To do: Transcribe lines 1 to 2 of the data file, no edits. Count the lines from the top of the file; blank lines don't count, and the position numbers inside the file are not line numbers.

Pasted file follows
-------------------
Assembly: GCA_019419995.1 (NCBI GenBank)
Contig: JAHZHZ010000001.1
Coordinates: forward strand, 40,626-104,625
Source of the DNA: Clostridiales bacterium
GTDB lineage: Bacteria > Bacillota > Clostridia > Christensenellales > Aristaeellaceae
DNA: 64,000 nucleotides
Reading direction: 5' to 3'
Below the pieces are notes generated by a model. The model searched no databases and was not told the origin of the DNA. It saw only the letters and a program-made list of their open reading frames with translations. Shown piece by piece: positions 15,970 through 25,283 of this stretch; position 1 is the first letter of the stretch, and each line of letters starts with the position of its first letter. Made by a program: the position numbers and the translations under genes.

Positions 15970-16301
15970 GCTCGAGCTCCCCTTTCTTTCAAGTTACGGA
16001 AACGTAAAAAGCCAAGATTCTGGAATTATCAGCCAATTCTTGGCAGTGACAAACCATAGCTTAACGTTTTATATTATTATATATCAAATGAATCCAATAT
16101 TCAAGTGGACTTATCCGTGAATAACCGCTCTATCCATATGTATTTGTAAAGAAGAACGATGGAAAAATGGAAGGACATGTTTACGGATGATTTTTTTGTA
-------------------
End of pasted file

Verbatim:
Assembly: GCA_019419995.1 (NCBI GenBank)
Contig: JAHZHZ010000001.1